I suspect the majority of us here don’t even bother. We read about these people, places and projects and imagine “what if” then pick up our rigs and go cover a youth sports event, school play, cheerleading or band competition, wedding or funeral. We edit the results, deliver the product, collect our checks and move on.
We drool over the latest technological marvel in camera, lens, editing system or animation, sometimes even scrape up the funds necessary to possess one or more of the things we drool over.
My perception is we’re mostly working stiffs, determined creatives, aggressive small businesspeople who manage to carve a small niche in one or more areas of the independent professional video services provider pie. We read Videomaker magazine, participate in forum questions and suggest cameras, editing systems, audio problems/gear and lighting situations ad nauseum.
We LOVE video, from extreme sports and our GoPro units, to multiple camera shoots at local events from weddings to surfing, racing or volleyball championships. Some of us get lucky, others bully our way to the top and many, many more simply ride whatever video vehicle stops for the thumb.
I enjoy doing event video. I enjoy producing personal stories, documentaries and the occasional community event for special holidays like Easter, July 4th and Memorial Day. I’ve established a solid market niche for myself in the funeral, memorial and montage arena … enough that I even, GASP, occasionally experience cash flow.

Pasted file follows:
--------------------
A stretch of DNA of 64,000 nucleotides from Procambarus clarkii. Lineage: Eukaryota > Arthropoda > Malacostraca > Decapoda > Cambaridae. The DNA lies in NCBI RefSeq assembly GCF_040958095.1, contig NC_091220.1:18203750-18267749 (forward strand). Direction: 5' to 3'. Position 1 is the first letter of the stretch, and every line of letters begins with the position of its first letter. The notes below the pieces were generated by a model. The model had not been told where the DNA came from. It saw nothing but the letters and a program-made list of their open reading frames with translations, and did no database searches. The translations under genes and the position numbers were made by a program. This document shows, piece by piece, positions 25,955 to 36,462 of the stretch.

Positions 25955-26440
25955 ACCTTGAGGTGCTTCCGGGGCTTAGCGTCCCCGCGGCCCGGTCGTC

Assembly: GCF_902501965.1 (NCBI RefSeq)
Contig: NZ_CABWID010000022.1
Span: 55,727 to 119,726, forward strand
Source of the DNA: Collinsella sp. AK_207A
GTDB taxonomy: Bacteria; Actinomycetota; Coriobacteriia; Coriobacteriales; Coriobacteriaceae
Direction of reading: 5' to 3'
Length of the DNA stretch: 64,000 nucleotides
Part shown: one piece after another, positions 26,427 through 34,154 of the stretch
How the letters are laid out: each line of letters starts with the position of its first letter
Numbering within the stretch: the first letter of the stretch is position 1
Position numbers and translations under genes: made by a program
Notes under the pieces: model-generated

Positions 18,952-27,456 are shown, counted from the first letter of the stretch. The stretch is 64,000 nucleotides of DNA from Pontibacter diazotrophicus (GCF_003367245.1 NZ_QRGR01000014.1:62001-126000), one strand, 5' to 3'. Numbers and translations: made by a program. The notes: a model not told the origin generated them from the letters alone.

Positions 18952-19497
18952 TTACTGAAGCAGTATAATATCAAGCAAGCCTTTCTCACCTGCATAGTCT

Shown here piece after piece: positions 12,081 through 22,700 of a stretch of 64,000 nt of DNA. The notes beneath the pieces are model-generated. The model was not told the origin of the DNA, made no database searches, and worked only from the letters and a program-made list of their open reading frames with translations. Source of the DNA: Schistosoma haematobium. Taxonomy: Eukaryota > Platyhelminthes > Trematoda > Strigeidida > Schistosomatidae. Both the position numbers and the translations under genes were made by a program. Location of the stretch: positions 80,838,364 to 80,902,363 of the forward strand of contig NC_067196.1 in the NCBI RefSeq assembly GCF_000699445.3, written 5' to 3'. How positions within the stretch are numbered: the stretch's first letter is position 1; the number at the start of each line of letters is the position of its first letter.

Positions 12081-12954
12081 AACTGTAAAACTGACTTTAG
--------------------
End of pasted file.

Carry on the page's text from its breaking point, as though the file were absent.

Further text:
At my age I don’t presume to have the drive, ambition or desire to once again plod or plunge my way to the top of the animation, feature film or ENG worlds. I’ll save that for the young people who have HUGE dreams, know no limitations and dare dream to be at the top of the game in whatever segment of video they chose to pursue.
May 17, 2012 at 7:18 PM #182042JackWolcottParticipant
I’ll go at an answer from a different angle. For me, the “players” are the producer/client — that is, the person who is going to put up the money for the “production” and the business managers of the production company who sort out the details of how the production will be handled and how much it will cost.
Then there are, for want of a better term, the “technical artists” — the director, camera operators, field audio people, editors, colorists, sound engineers, etc.
There’s the performing artists, the “talent,” whether it’s a talking head for a web ad, actors in a performance, or men and women doing there thing on a job site. Finally there is the audience.
Unlike Hollywood, where many of the “technical artists” are highly specialized, unionized individuals, in small production businesses these roles are often rolled into one: the owner, who sets up lights and audio, shoots, edits and handles the subtleties of post production.
I’ve worked in both high end operations, where each artist does a single job, and in small-business operations in which I’ve handled every aspect of the business including acting in commercials. Each situation is different and for me each has its own rewards.
What I find most rewarding running a small business is being able to take a client’s rough idea and develop it into a finished product.